Xano was four when he started feeling unwell. His mum, Sonia, noticed he was dragging his feet on the way to the bus. High temperatures and loss of appetite followed and, finally, in pain, he had to be collected from school.

An MRI scan revealed a broken spine and, following bone marrow tests, on his fifth birthday, Xano was flown to Southampton and diagnosed with advanced neuroblastoma*, an aggressive form of childhood cancer. The news was devastating.

How do you stop a little boy from jumping around? He thinks he’s a super hero!

Sonia Basilio, mum to Xano

Typically, children with stage four neuroblastoma have a 40 per cent chance of survival. But Sonia and Xano’s dad, Ricky, were told about Southampton’s immunotherapy trials.

“We were told that chemotherapy only gets rid of what’s ‘visible’ but immunotherapy teaches the body to fight off any remaining cancer,” recalls Sonia. “It would reduce the chances of it coming back.”

Everything happened very quickly. Following initial chemotherapy, Xano returned to Southampton for an operation to remove a tumour on his kidney. There was the risk he would lose a kidney. Worse, one of his main heart arteries was wrapped around the tumour: he might not survive the operation. Thankfully he did and six and a half hours later he woke up with both kidneys, smiling!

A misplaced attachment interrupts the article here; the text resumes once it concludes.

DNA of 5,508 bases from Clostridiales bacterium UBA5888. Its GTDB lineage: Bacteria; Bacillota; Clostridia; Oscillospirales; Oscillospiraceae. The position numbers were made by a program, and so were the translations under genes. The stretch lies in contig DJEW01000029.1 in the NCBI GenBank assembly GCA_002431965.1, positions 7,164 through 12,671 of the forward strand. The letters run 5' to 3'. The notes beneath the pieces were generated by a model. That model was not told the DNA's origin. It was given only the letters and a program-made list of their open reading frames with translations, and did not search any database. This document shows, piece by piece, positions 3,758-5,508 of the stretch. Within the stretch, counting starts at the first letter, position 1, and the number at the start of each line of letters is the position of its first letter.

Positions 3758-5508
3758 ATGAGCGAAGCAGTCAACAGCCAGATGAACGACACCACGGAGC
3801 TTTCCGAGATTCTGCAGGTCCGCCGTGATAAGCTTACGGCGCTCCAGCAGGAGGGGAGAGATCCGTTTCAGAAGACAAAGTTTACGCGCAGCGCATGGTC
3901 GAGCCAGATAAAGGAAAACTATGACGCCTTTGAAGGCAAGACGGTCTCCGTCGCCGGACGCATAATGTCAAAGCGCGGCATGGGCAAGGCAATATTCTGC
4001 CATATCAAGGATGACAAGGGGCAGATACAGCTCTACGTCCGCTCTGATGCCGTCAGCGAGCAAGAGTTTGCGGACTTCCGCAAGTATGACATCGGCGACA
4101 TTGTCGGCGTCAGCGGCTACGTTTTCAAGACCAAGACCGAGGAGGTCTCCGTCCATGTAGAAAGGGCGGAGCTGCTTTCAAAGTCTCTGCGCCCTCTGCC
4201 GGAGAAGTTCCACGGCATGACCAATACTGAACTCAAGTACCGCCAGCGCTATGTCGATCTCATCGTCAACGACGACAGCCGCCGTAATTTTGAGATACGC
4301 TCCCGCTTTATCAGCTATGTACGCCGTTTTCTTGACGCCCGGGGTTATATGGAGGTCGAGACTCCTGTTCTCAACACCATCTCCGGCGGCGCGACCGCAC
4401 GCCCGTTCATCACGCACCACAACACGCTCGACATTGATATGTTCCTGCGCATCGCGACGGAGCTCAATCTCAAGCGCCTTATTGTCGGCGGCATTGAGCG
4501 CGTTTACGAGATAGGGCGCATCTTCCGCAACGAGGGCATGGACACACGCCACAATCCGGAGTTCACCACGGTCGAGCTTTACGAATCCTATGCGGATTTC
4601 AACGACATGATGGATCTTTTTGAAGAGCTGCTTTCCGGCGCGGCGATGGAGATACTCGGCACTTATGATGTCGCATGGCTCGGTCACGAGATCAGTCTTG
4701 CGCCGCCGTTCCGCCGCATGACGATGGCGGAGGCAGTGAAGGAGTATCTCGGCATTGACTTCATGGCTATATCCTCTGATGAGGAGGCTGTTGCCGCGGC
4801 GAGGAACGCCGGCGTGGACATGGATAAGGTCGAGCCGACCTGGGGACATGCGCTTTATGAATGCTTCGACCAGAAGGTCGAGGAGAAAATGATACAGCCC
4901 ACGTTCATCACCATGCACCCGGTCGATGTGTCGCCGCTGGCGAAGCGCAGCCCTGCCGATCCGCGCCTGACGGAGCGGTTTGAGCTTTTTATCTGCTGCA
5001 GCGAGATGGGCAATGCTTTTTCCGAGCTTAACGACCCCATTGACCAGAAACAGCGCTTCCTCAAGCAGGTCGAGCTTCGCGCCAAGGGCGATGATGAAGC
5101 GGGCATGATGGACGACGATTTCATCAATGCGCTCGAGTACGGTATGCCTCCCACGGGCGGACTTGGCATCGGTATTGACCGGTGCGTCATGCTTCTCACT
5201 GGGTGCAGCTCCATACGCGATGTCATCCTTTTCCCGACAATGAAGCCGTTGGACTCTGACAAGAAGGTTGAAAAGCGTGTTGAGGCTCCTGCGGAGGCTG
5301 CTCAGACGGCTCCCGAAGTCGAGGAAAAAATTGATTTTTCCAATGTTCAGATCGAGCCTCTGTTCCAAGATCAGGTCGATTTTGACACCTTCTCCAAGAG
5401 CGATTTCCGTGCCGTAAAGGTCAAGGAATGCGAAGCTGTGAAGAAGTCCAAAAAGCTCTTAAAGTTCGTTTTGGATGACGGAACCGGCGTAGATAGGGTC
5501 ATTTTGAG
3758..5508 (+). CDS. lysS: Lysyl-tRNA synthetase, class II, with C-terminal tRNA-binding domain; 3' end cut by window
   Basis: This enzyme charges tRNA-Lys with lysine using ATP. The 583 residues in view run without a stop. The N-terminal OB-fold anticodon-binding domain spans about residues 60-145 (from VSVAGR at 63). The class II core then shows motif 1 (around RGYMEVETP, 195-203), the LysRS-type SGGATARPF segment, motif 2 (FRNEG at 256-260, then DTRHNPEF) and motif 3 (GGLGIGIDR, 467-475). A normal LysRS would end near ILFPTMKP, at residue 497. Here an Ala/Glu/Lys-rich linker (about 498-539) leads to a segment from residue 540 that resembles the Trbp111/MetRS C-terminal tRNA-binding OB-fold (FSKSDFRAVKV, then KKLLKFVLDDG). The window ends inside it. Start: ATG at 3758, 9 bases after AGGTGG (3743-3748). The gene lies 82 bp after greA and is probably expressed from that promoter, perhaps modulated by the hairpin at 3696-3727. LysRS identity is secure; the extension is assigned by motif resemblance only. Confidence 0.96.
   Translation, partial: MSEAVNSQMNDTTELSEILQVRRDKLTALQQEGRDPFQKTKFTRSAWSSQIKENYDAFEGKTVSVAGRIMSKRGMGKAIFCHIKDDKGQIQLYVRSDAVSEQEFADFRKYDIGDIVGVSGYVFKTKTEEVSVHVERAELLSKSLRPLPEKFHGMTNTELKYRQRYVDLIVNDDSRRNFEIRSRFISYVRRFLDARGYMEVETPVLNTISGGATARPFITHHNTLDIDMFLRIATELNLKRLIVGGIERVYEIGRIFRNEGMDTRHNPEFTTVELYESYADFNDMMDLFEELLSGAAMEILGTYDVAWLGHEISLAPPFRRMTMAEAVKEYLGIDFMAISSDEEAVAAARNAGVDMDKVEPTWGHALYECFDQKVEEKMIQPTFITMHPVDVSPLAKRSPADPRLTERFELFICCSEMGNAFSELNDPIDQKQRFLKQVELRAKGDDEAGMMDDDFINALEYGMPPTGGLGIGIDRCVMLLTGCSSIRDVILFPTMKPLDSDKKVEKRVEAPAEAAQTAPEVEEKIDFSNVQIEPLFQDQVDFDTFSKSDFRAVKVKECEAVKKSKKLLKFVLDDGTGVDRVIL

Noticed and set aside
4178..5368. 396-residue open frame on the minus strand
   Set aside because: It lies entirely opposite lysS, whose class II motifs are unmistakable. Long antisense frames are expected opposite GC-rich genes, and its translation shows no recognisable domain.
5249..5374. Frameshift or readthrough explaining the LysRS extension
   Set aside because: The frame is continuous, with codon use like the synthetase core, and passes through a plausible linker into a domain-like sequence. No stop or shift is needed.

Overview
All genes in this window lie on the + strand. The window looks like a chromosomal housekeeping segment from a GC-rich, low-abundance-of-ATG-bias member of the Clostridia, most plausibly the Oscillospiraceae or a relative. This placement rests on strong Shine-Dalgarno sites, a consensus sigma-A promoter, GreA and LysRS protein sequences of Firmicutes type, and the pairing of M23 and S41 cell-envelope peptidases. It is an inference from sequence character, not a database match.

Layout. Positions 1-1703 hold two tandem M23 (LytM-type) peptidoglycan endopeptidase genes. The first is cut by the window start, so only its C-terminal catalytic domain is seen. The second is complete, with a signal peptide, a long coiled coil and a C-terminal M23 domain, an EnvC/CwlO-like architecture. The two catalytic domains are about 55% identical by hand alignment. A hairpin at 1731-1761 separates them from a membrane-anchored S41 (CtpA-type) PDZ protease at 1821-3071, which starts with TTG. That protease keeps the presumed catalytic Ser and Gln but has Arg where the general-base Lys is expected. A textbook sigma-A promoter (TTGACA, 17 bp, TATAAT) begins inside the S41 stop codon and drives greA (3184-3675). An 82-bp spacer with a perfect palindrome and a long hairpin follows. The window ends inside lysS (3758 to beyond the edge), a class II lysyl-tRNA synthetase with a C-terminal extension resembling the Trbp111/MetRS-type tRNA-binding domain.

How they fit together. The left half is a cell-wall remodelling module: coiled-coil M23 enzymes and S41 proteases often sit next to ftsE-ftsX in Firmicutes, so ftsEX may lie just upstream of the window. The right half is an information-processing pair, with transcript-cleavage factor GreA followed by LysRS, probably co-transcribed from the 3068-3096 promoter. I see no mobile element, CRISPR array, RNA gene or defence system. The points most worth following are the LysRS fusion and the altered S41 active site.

After the  surgery, immunotherapy followed. Xano was put on the anti-GD2 trial**, a series of injections and infusions over a five-month period.


People don’t know about the amazing work that’s being done right here in Southampton; it’s amazing to be able to meet the people that are progressing these trials.

Ricky de Sousa, dad to Xano

Just days after the immunotherapy trial stopped, Xano felt better and even went swimming!

It has been nearly two and a half years since Xano finished his immunotherapy. We are delighted that Xano is now eight and enjoying life cancer-free.

Hear direct from mum, Sonia, in our inspiring video of Xano’s story:

* Neuroblastoma is a cancer that affects little children, mostly under the age of 5, and develops from particular types of immature nerve cells called neuroblasts. It often starts in the abdomen but can spread to other parts.

**Xano was a participant in the anti-GD2 trial run by the European SIOP Neuroblastoma Research Network. The trial is led in the UK by Southampton’s Dr Juliet Gray.

Find out more about neuroblastoma and how our research is helping more children like Xano – click here for our Q&A with Dr Juliet Gray.


I can honestly say I feel immunotherapy is a breakthrough. It’s so good to be able to live a normal life again. If it hadn’t been for immunotherapy I really think Xano wouldn’t be here.

Sonia Basilio, mum to Xano